Temporarily disabling Address Space Layout Randomization on Linux en

By Soultaker on Sunday 24 September 2017 15:15 - Comments (0)
Category: Tips & Tricks, Views: 1.417

Address Space Layout Randomization

Address Space Layout Randomization (ASLR) is a kernel feature which causes the kernel to randomize the addresses at which the code and data of a program are loaded, including the addresses of dynamic allocations and memory mappings. The intent is to improve security: when addresses are unpredictable, it is more difficult for attackers to exploit vulnerabilities like buffer overflows, because the code they inject cannot refer to absolute addresses.

However, there is a downside, too: when using memory debuggers (like mtrace) the heap addresses and code locations those tools report are randomized, and it may be difficult to determine what they reference. One way to work around this is to look at the memory maps (e.g. in /proc/${pid}/maps) while the program is running, but this is cumbersome, error-prone and doesn't help if a memory region has already been unmapped or the program has already exited. The easier solution is to temporarily disable ASLR for debugging.

It turns out that in Linux, there are two easy ways to do that. (Note that although many operating systems support ASLR in some form, this post is only about Linux, which happens to be my primary development platform.)



Disabling ASLR globally
ASLR is a kernel feature, and therefore can be enabled/disabled using sysctl or, equivalently, by writing to /proc/sys/kernel/randomize_va_space. To disable ASLR globally:

sudo sysctl -w kernel.randomize_va_space=0


To enable it again:

sudo sysctl -w kernel.randomize_va_space=2


The meaning of the values is explained in the kernel documentation:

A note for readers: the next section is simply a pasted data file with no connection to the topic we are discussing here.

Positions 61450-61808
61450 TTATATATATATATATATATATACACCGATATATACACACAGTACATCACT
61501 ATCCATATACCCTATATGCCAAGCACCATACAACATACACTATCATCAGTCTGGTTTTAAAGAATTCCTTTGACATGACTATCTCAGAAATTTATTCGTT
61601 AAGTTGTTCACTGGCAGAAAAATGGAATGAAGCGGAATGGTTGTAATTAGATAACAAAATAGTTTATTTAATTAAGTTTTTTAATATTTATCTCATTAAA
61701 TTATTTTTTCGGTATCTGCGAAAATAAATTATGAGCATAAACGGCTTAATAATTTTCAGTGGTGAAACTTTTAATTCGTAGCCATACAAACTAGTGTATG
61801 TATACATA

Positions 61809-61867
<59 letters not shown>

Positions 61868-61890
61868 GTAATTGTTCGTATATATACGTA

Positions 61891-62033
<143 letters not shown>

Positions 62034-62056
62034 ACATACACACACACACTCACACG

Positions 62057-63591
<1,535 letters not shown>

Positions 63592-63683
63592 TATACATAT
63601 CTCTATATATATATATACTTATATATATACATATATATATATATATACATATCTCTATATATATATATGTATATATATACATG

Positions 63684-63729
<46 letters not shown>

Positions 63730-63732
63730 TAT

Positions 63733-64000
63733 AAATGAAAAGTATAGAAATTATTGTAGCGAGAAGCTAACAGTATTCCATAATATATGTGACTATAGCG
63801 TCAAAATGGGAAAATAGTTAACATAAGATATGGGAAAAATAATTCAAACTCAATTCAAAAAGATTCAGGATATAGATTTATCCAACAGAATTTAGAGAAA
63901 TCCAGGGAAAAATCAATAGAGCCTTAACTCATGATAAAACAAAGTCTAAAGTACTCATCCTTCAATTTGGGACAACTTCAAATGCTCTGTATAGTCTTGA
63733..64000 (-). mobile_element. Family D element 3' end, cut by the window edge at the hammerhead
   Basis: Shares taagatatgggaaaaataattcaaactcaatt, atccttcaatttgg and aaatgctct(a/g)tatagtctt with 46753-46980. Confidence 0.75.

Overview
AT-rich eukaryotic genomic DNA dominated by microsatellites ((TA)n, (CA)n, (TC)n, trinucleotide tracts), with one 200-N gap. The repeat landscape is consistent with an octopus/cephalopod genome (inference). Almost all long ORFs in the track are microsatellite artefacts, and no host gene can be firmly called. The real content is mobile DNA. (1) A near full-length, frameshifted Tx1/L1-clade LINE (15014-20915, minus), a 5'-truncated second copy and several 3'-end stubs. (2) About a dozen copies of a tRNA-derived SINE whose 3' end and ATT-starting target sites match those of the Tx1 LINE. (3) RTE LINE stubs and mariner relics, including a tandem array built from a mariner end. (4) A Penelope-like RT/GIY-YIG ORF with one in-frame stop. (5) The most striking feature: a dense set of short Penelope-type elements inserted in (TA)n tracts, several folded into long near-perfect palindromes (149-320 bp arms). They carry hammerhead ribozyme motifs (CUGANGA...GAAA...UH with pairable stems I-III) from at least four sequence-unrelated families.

Documentation/sysctl/kernel.txt:
0 - Turn the process address space randomization off.  This is the
    default for architectures that do not support this feature anyways,
    and kernels that are booted with the "norandmaps" parameter.

1 - Make the addresses of mmap base, stack and VDSO page randomized.
    This, among other things, implies that shared libraries will be
    loaded to random addresses.  Also for PIE-linked binaries, the
    location of code start is randomized.  This is the default if the
    CONFIG_COMPAT_BRK option is enabled.

2 - Additionally enable heap randomization.  This is the default if
    CONFIG_COMPAT_BRK is disabled.
These changes don't persist across reboots, which is probably a good thing, in this case.


Disabling ASLR locally
A less well-known option is to disable ASLR only for a single process, or a single process tree. This is often preferable, because it allows debugging one specific program, without weakening the security of the rest of the system. Moreover, it doesn't require root permission.

On Linux, this can be done by changing the execution domain for a process with the personality() system call. There is a command line utility, setarch, that calls this function. The primary purpose of setarch is to change the architecture as reported by uname -m, but it also supports additional options to set the various personality flags, which is what we're interested in here.

To execute some-program with ASLR disabled:

setarch $(uname -m) -R ./some-program


Note that uname -m simply reports the current architecture, so setarch doesn't change that. The -R option enables the ADDR_NO_RANDOMIZE flag of the personality() syscall to disable ASLR.

It's also possible to run setarch without an executable argument:

setarch $(uname -m) -R


In that case, it starts a new shell with the specified options. All programs started directly or indirectly from this shell will run with ASLR disabled.

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